Lexicalize different?

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Ben Zimmer, "The Great Language Land Grab", NYT 3/27/2011:

When tech companies engage in legal squabbles about who gets to use our everyday words, what are ordinary speakers of the language to make of it all?

Microsoft is suing Apple, and Apple is suing Amazon, all over the right to use a simple two-word phrase: “app store.” […]

It’s not the first time the tech industry has claimed commonplace language as its own.

Facebook has been notorious in this regard, filing trademarks on an array of common four-letter words: “like,” “wall,” “poke” and, naturally, “face” and “book.” […]

Microsoft, of course, has long been playing this game by fiercely upholding prosaic brand names like Windows, Office and Word.

There was a flurry of news about the first "app store" lawsuit over the past couple of months, and the strangest contribution, IMHO, came from John Dvorak ("App means Apple", PC Magazine 3/2/2011):

Apple is going to war over the term "App Store," but it doesn't need to waste its time and money. We all know "app" means Apple. […]

The one edge in the debate that Apple has is that app is actually a truncated version of the word Apple and there is no other reason anyone should be using Apple in their store name. When I see App Store, I think Apple Store. By saying it uses App as kind of a pun, meaning both Apple and "application," the company could have a strong case. Although it's obvious to me, I have yet to see if Apple has made this argument.

The idea that "app" might be short for Apple had never occurred to me before, I guess because as Ben points out in his article,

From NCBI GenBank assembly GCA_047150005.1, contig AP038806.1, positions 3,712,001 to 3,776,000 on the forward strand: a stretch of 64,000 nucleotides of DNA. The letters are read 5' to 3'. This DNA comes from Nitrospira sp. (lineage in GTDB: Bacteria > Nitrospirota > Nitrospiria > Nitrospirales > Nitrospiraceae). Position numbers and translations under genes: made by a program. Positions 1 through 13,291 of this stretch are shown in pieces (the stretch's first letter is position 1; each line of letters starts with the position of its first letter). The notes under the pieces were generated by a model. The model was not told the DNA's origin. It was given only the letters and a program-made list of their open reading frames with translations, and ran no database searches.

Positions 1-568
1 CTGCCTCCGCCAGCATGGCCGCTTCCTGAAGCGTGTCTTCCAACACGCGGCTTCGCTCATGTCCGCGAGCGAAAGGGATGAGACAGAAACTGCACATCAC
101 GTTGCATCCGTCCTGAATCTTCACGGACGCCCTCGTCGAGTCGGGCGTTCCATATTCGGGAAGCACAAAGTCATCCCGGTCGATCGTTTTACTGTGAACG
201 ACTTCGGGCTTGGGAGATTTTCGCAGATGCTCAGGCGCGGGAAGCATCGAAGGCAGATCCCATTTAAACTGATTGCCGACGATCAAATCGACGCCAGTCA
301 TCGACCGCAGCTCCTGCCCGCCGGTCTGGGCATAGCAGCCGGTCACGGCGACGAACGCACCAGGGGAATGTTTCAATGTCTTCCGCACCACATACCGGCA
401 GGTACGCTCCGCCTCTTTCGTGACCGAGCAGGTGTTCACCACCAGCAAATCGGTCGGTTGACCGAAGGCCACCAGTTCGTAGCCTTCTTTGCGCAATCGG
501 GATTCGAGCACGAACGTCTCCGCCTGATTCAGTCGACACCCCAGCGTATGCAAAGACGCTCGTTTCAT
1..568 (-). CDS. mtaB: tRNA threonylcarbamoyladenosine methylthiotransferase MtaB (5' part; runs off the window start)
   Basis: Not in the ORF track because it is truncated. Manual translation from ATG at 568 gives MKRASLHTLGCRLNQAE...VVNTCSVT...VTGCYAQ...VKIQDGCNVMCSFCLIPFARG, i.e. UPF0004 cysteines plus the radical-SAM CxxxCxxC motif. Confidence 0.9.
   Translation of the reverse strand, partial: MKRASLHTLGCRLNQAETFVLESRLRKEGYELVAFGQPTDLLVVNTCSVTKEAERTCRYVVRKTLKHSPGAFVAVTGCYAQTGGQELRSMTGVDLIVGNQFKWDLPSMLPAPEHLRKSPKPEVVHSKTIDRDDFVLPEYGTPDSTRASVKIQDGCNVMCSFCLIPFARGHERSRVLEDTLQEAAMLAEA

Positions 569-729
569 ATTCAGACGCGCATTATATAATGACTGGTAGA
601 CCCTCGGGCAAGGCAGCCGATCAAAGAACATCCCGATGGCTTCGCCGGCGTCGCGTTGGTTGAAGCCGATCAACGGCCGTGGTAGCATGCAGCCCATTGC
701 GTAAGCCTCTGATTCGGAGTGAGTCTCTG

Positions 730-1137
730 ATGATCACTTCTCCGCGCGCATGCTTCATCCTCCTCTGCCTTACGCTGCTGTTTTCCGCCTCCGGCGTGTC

“App” has been used by the computing crowd since at least 1985 as a short form of “application.”

Of course, John Dvorak knows this, since he's been writing columns about computing since about that same time. So maybe he's representative of a group who lexicalized the term differently. Or maybe he just needed a provocative thesis for that week.

Anyhow, the fact that Apple's lawyers don't seem to have advanced this theory, either before or after Mr. Dvorak's proposal, suggests that they don't think it would work. Instead, as I understand it, their theory is simply that the phrase "app store", whatever its etymology or interpretation, belongs to them.

And following up on Ben's "language land grab" idea, it's worth noting that something does seem to have changed over the last few decades. U.S. trademark registration has been available since 1881 — before that, trademarks were dealt with under common law — but over the past 130 years, innovators have failed to make any attempt to register many valuable new words, new combinations of old ones, or new commercial meanings of words or phrases.

For example, the OED's earliest citation for email is from 1984.  I'm pretty sure that the term was in use at Bell Labs when I started there in 1975 — though maybe we just called it "mail", as users of Multics and CTSS apparently did. In any case, at some point between 1965 and 1985, there were various opportunities to assert ownership of "mail" or various derivatives for the puposes of digitally-mediated communication, but this never seems to have occurred to anyone.

Moving back in time, the concept and word supermarket originated in the early 1930s — the OED's first citation is from 1933 — but as far as I know, no one tried to establish ownership of the word.